In The Rise & Fall of the American Teenager, Hines summarizes our culture’s contradictory beliefs about young people today: “They should be free to become themselves. They need many years of training and study. They know more about the future than adults do. They know hardly anything at all. They ought to know the value of a dollar. They should be protected from the world of work. They are frail, vulnerable creatures. They are children. They are sex fiends. They are the death of culture. They are the hope of us all.”

He calls this a “teenage mystique: a seductive but damaging way of understanding young people. This mystique encourages adults to see teenagers (and young people to see themselves) not as individuals but as potential problems. Such a pessimistic view of the young can easily lead adults to feel that they are powerless to help young people make better lives for themselves. Thus, the teenage mystique can serve as an excuse for elders to neglect the coming generation and, ultimately, to see their worst fears realized.”[15]

The Invention of Adolescence
The truth is, young people have not always been viewed the way they are today. Compared with young people in 1900 and before, young people today spend much more time in school than working. They are essentially consumers rather than producers.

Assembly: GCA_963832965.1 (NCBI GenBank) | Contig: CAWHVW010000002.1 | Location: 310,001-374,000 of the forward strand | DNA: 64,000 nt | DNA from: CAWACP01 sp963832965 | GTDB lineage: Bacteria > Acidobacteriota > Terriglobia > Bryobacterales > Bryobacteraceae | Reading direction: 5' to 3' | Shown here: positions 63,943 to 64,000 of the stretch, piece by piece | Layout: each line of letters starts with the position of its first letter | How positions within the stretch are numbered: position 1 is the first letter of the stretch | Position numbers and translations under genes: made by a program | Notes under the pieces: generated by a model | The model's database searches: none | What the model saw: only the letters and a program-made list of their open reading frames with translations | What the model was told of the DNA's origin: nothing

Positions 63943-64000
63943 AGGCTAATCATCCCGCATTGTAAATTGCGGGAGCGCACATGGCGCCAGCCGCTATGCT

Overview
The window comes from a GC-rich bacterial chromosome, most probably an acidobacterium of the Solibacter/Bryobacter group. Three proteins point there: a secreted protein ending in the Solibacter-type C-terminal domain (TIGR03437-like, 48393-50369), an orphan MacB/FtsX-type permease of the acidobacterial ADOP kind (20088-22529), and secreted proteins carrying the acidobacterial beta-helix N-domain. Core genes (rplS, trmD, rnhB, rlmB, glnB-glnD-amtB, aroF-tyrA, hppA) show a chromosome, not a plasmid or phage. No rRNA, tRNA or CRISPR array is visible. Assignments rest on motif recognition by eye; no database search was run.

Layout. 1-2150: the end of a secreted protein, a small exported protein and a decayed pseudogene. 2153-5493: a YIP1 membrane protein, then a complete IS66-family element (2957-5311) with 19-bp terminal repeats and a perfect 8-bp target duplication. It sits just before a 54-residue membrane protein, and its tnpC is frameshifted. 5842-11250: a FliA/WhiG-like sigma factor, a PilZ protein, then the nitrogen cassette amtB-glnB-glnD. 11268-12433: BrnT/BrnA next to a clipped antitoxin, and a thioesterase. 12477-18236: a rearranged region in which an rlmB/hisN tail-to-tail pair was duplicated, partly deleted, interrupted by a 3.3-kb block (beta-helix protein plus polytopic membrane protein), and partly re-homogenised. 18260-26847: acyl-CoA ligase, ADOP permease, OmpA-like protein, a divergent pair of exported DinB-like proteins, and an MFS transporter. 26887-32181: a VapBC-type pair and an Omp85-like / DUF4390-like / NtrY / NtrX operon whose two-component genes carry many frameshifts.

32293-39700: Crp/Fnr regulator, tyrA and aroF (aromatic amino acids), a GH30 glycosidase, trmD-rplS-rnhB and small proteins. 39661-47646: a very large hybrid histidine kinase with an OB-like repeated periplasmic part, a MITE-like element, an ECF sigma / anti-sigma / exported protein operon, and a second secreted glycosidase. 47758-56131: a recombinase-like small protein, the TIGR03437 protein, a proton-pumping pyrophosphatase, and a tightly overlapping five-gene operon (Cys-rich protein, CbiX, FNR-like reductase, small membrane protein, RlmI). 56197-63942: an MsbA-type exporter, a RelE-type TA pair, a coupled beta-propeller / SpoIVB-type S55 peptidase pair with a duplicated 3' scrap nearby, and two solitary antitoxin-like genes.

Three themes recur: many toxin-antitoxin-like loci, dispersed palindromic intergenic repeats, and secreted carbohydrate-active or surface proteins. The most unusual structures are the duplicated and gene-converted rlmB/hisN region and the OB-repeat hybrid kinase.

In the past, a wide age range of people worked, played, learned, and worshiped together. But young people today tend to interact with adults only in professional, formal, or controlled contexts. These profound changes in the social and economic relationship between youth and adults began in the 19th century, when industrialization removed work from the home.

At the same time, new ideas were formed about human development. Spearheaded by the psychologist G. Stanley Hall in 1904, a host of “experts” popularized a concept of adolescence that saw sexual maturation as the most significant, defining thing that happens to young people. For the first time “adolescence” was defined as a period of terrible storm and stress, of “inner turmoil” that rendered young people vulnerable, awkward and even incapacitated.

These social scientists believed that in order for the transition to adulthood to happen successfully, “adolescents” needed to be institutionally segregated with peers and protected from adult responsibilities and concerns. Sexual maturation was believed to be so all-encompassing and draining that young people couldn’t deal with anything else. To help them maneuver this stressful period, a whole array of adult-sponsored youth organizations and institutions were established, the age-graded high school being the most important.